“Heavy Rains Linked to Humans”- New York Times Headline

Talk of climate change was in the news this week as the Supreme Court made what has been called the most important decision about environmental law in years.

The Court ruled against a lawsuit brought by six states against five power companies as a way to force them to regulate their greenhouse gas emissions.

James Vicini of Reuters reported, “In a defeat for environmentalists, the Supreme Court agreed with the companies that regulating greenhouse gases should be left to the U.S. Environmental Protection Agency (EPA) under the clean air laws.”

The EPA has not yet made rules on gas emissions from power plants.

Why does it matter how much greenhouse gases are emitted? According to Don Nardo, author of Morgan Reynolds’s Extreme Threats: Climate Change, these gases are what is causing the Earth to warm, the polar ice caps to melt, and could eventually cause devastation among our species. And we are mostly to blame for their being so abundant.

“Scientists now recognize that an unnatural forcing–human activities–is the chief culprit [of recent climate change]. It started in a small way when people began to farm and build cities, but its effects were insignificant until the height of the Industrial Revolution, in the 1800s and 1900s. As factories multiplied… huge amounts of smoke and various gases poured from smokestacks into the atmosphere.”

Nardo explains that these gases are helping to heat up the Earth’s surface, which is good, until it becomes too hot.

“Sunlight passes through the structure’s glass ceiling and walls and heats up the air inside… the glass traps the warmth, keeping it from leaving the greenhouse. This causes the temperature inside to steadily increase….Besides water vapor, the chief greenhouse gases are carbon dioxide, methane, and ozone. On the positive side…this process keeps Earth’s surface warm and mild enough to support life. On the negative side… if the volume of greenhouse gases in the air increases too much, the planet could become uncomfortably warm.”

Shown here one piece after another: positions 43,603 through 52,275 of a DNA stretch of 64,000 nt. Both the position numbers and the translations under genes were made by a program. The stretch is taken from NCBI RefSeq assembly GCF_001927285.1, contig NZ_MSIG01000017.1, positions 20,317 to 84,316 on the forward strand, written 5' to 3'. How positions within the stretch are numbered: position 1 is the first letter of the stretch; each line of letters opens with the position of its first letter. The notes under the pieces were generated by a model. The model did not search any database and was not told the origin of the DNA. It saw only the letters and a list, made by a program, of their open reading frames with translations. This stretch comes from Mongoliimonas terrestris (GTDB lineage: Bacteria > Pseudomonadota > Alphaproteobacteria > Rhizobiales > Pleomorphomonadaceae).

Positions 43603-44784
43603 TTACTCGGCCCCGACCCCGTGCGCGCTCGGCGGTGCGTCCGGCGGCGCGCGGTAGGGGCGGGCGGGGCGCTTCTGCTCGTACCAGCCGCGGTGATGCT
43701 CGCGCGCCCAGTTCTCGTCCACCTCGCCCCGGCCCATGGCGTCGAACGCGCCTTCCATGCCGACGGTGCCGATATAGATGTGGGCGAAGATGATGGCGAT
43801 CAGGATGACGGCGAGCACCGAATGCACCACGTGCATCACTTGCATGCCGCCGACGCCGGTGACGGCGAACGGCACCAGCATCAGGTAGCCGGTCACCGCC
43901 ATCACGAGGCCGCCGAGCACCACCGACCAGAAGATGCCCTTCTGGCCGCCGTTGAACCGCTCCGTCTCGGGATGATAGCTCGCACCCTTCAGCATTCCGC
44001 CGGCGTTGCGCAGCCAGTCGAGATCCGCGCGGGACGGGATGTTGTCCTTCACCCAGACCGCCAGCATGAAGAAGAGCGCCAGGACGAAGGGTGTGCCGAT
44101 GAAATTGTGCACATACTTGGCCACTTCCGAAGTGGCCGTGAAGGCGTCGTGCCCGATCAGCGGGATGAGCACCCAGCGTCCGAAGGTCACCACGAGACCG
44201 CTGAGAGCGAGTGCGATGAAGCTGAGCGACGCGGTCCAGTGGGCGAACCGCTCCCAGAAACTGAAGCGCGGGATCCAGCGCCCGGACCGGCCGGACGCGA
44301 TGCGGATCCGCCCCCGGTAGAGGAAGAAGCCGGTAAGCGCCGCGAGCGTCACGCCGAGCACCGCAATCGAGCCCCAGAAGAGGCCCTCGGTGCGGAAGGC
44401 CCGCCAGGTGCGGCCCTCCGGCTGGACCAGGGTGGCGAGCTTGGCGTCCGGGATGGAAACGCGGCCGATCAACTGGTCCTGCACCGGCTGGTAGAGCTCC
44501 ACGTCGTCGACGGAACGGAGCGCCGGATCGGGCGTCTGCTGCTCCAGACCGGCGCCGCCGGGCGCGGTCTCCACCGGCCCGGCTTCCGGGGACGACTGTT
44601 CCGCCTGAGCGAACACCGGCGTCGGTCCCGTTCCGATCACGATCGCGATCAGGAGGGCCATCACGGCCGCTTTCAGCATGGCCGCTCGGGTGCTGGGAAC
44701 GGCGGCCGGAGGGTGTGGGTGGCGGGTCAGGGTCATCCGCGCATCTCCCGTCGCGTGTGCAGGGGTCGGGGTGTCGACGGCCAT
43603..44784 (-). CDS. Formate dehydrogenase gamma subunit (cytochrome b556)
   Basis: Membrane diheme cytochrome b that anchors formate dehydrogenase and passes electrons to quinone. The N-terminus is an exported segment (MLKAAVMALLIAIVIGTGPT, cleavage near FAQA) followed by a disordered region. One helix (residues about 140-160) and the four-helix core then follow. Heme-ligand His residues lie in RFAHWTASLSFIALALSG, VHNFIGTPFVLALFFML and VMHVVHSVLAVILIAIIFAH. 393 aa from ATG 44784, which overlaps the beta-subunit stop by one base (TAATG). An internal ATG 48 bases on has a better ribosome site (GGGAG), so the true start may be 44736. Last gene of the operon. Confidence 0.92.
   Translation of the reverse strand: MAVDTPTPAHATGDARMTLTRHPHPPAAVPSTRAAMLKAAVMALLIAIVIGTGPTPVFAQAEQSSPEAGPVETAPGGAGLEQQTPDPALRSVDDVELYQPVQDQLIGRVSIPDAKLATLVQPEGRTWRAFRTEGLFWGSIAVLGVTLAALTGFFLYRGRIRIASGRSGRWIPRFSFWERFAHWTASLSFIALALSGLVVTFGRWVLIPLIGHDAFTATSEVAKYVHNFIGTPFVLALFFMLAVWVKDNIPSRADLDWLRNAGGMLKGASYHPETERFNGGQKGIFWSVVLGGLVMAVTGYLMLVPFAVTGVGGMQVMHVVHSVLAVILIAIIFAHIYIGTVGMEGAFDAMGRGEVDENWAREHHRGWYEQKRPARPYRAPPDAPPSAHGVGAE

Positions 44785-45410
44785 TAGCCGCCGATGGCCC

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In another Supreme Court ruling this week, the Court dismissed the largest sex discrimination suit in history.

The suit was brought against Wal-Mart on behalf of 1.5 million of its female employees.

According to the New York Times, “The suit claimed that Wal-Mart’s policies and practices had led to countless discriminatory decisions over pay and promotions.”

The Court was divided 5-4 in the ruling, with all three of the court’s women justices against the majority, ruling they would have sent the case back to the lower courts to be reviewed under a stricter standard of class certification.

 

Adrianne Loggins
Associate Editor

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To learn more about Climate Change, check out Extreme Threats: Climate Change by Don Nardo. (ISBN 9781599351193)

For more information on the Supreme Court and its justices– including Sonia Sotomayor, one of the justices who ruled in favor of the plaintiffs in the Wal-Mart case–see the Morgan Reynolds series Supreme Court Justices:

Sonia Sotomayor by Sandra Shichtman (ISBN 9781599351568)

Thurgood Marshall by Nancy Whitelaw (ISBN 9781599351579)

Earl Warren by Leslie Wolf Branscomb (ISBN 9781599351582)

John Marshall by Jim Corrigan (ISBN 9781599351599)

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Published in: on June 23, 2011 at 12:54 pm  Leave a Comment  
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There is hope.

We are continuing with the disease trend from last week’s post, but instead of discussing bad news (E. Coli outbreak in Europe), we have good news.

In the past week, word of one British man’s victory over HIV has spread like wildfire. Timothy Ray Brown was a leukemia patient who was also HIV positive in 2007, when he underwent surgery for a bone marrow transplant. Mr. Brown received his bone marrow transplant from a donor who was immune to HIV. According to Yahoo! News, and estimated 1 percent of Caucasians are immune to the disease. After is surgery, the article reports, ” His HIV went away.” His symptoms disappeared, the virus has stopped replicating, and he does not take any medicine for the illness.